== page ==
The Fabric of Lifetimes

Sometimes, even the villains get to tell a story.

The light in the viewing room was subdued today. On display behind and under glass were examples of some of the oldest surviving textiles and tapestries in the world.

Renata Abeille leaned over one special display case, absently stroking one perfectly manicured finger along its edge. My beauty! It’s been so long. Soon, soon, she promised.

“Why would you be interested in that relic from the stone ages?”

She glanced up at her new husband, Thierry LeRoux, trying to look interested in the antiquities but failing miserably. She allowed herself a tiny smile. It wasn’t often that Thierry was out of his element, but board rooms were his natural habitat, not auction houses.

Renata arched an eyebrow at him.

“While it is old, it isn’t nearly that ancient. I made it sometime in the 1200s.” Seeing his inquisitive look, she added, “When I was living with the Swedes.”

His look of astonishment was priceless. It never failed to amuse her when she found some tidbit from her history that he didn’t already know.

“You made this?”

She lifted her couture-clad shoulders, as though creating this piece of art was something well within her capabilities.

“Yes, one of the many benefits of reincarnation. I worked on it over several lifetimes, until I finally finished it.”

He clicked his tongue in admiration.

“Now that is dedication, my dear,” he said in admiration. “I am curious though. How did you lose track of it until now? Surely you could have found and purchased it before now.”

In an instant, her expression changed from interested buyer to feral wolf. Her husband retreated a half step before he caught himself.

“Because, my love, in the last lifetime I spent working on the tapestry, my father stole it. He didn’t think a ‘real man’,” she said, venom lacing her words, “a real Viking man, should be working on a tapestry.” She allowed herself a bitter smile. “It was always easier to work on it when I was reborn a woman.”

Renata shook her head, the bitter memories of that life springing fresh to her mind, burning like an open wound.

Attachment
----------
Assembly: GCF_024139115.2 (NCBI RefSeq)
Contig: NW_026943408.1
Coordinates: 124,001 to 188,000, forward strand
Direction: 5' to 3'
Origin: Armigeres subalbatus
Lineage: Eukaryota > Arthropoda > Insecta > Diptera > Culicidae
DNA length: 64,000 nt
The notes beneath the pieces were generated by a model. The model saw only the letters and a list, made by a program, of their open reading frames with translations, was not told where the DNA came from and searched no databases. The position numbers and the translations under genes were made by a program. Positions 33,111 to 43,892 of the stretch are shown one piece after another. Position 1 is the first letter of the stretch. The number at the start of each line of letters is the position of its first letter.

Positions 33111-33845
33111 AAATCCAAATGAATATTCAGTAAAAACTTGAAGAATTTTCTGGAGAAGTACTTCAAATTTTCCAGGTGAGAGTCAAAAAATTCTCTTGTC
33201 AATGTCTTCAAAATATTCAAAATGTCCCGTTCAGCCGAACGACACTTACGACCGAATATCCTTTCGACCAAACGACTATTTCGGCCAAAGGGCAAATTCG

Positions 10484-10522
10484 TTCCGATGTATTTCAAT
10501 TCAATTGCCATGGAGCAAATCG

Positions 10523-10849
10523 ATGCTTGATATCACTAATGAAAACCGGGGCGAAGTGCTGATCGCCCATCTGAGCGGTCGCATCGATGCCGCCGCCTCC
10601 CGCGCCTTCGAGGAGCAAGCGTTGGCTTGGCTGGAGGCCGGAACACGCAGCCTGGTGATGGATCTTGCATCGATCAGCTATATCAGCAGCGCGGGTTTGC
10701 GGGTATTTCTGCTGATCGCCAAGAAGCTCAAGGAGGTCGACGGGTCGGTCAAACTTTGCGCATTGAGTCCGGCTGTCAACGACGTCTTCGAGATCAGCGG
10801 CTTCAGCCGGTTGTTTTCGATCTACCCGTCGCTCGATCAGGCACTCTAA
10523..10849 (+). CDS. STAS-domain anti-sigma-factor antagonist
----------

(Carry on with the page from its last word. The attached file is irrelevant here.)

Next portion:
“After years of working in secret, I finally finished it and begged my father to hang it in the great hall. My mother pressured him into indulging me. But a few weeks later, he flew into another black rage at his ‘weak’ son, had it torn down and taken away in the middle of the night.”

Thierry chuckled quietly.

“And how long did he live after that?”

She flashed him that feral wolf smile again.

“Five days. Five very long, torturous days.” She dismissed her memories of his death, choosing to focus on the tapestry itself.

Turning back to the display case, she traced a finger around a Viking ship in full sail, it’s sides supporting the shields of men she’d known personally.

“After he told me who he gave it to, I spent weeks chasing after it.” Her voice turned sad. “I never found it. I thought it was lost to the ages until one of my buyers alerted me to the online catalog for today’s auction. She thought I might be interested in some of the statuary, and I was, but when I saw this tapestry, my tapestry, I knew I must have it again.”

“Excuse me, my dear, but why did you not simply approach the present owner and purchase it outright? That seems far simpler than gambling on losing it in an auction.”

She sighed softly. “And I would have preferred to buy it outright. However, the man running this auction is a damned Tesham. When I approached him to get the owner’s name to purchase it…”

Thierry nodded with complete comprehension.

“The man instantly hated you and refused to sell it to you.”

Sighing, Renata said, “Yes, and there were too many witnesses for me to remedy that.”

A soft chime shivered through the air, indicating the start of the auction. The room began to stir as buyers moved to their seats. Renata and Thierry found places near the front of the crowd.

A sharply dressed man stepped up to the podium, proclaiming in a cultured British accent, “Our first lot today is this beautifully restored eleventh century tapestry. Bidding will start at twenty million dollars.”

Renata thrust her buyer’s paddle into the air.

“Thirty million dollars.”

* * *

“Thank you, Ms. Abeille,” the manager said through gritted teeth. “It was a pleasure doing business with you. The tapestry will be shipped to your home in Paris, as you requested. It should arrive within the week.” The man’s face, a mask of pure hatred, was completely at odds with his words.

For a professional, Renata thought smugly, he’s not very good at concealing his emotions.

Offering him her hand, knowing he couldn’t in courtesy refuse it, she waited for the inevitable outcome of this little charade.

The man hesitated, licking his lips and darting his eyes around the room. Finally, almost shuddering, he reached out.

An avid smile upon her face, Renata clasped his hand in both of hers, preventing him from pulling away. Her eyes rolled upward for a moment. Oh, the sweet taste of a Tesham, she marvelled, as she began to drain the man’s life energy.

Thierry extended his own hand, placing it companionably on the man’s shoulder. A brief smile of intoxication crossed his face..

When the man dropped to the floor, Renata accepted Thierry’s offered arm and they leisurely moved toward the exit.

“It’s been forever since we’ve dined together, darling,” she purred, as they reached the door. “That was lovely.”

Behind them, clerks rushed to help the man. The very dead man.

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